use of tax credits for purchasing private health insurance, a proposal that would provide a generous tax subsidy for the more affluent, and might allow a very limited number of lower income individuals to
purchase insurance?" I believe that the results would have been dramatically different. A very important question that we should ask ourselves is whether we should consider the opinions of Americans when
we make policy decisions, if those decisions are going to be based on perceptions of rhetoric rather than on a clear understanding of the fundamental issues involved.

The concept that I want to make clear is that these studies do not only show us where Americans believe they stand on health care reform, but they are also driving the political agenda for reform. I emphasize that
that these are opinions on where Americans believe they stand, but they are not opinions on where they would stand if they understood the full implications of the policy behind the rhetoric. The rhetoric is even influencing the pollsters. They are asking questions about private versus government. Is Medicare private or government? It is a publicly funded program that uses the private and public health care delivery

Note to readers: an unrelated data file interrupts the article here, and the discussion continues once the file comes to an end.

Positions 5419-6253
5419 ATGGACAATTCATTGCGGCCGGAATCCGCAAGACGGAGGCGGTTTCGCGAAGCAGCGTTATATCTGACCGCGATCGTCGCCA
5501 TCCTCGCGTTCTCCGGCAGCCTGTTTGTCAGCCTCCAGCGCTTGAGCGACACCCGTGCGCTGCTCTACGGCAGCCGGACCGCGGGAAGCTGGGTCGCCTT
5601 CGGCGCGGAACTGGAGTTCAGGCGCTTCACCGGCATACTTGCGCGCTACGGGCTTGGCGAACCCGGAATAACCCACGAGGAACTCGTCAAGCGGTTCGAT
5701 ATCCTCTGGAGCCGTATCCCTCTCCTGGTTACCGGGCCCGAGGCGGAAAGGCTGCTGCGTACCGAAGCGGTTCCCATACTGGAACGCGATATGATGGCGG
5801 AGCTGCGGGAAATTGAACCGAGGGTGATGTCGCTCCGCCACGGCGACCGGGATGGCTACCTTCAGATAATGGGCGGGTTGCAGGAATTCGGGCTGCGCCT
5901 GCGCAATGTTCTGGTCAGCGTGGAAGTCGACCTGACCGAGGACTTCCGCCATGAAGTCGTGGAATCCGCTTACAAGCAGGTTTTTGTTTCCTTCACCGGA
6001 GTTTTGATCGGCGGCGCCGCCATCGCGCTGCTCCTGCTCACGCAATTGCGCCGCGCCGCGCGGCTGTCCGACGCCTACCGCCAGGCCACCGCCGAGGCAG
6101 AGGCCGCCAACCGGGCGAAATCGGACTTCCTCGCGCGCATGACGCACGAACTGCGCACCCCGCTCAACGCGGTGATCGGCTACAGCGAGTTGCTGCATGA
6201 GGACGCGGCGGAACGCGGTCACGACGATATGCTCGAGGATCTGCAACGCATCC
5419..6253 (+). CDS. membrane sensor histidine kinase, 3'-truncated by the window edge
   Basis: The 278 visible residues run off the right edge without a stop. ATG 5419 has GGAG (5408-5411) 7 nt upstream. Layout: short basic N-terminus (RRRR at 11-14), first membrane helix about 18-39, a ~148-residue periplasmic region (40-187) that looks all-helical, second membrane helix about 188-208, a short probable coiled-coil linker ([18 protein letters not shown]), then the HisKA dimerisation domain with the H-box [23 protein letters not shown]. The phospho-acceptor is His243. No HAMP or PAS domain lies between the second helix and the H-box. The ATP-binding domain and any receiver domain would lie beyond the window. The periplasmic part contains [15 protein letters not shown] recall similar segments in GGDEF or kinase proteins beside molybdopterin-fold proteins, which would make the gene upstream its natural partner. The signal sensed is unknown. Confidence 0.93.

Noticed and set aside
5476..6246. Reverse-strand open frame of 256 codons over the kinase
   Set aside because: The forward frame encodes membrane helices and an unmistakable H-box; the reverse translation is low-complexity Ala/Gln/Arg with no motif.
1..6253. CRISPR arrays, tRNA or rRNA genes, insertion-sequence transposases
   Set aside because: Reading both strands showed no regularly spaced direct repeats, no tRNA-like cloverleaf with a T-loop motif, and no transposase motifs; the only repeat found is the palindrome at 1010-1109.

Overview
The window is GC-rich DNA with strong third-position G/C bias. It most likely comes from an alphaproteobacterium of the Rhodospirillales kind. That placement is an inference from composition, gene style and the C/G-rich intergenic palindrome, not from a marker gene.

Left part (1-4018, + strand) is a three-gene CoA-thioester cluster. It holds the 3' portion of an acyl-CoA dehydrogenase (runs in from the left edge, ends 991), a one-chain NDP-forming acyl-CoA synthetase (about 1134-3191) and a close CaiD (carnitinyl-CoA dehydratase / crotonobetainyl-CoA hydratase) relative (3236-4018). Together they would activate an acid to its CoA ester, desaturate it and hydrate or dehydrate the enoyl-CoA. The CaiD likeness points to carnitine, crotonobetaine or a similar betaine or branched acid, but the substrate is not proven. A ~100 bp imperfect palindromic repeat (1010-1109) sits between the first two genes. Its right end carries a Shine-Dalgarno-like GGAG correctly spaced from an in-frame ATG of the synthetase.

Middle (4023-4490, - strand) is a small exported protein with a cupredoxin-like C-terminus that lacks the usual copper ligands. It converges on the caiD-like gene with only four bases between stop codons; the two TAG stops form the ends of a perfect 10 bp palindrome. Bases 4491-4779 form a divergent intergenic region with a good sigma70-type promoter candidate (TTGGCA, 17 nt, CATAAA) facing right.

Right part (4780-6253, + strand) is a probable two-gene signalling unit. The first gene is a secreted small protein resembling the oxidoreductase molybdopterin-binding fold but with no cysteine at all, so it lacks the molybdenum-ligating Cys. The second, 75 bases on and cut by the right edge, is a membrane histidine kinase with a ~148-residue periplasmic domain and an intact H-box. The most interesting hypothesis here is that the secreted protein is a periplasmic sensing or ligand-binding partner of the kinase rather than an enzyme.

system. Such dual choice questions are frequently inappropriate.

The Harvard/Kaiser/WP poll asks, "Do you favor a national health plan, financed by taxpayers, in which all Americans would get their insurance from a single government plan?". There are many problems with the
phrasing of this inquiry, but the term "government" assures a negative response, based on reflexive rejection of the rhetorical implications, but not based on a comprehensive knowledge of the policy issues involved. Indeed, this one question has been used repeatedly to support the position that Americans do not want national health insurance (even though they do support Medicare.) It is being used to keep the consideration of comprehensive reform off of every agenda.

Polls could be designed that would ferret out the true values of Americans. Those are the polls that should be used to establish policy. The current polls, which are based more on rhetoric, are being used by each interest to further their own political agendas. In the case of health care, they are being used to dismiss, without
consideration, a rational, ethical approach to reform: a publicly administered, universal risk pool. In reforming health care, we need to understand the position of Americans, but their position on their values, not on their rhetoric.

Don McCanne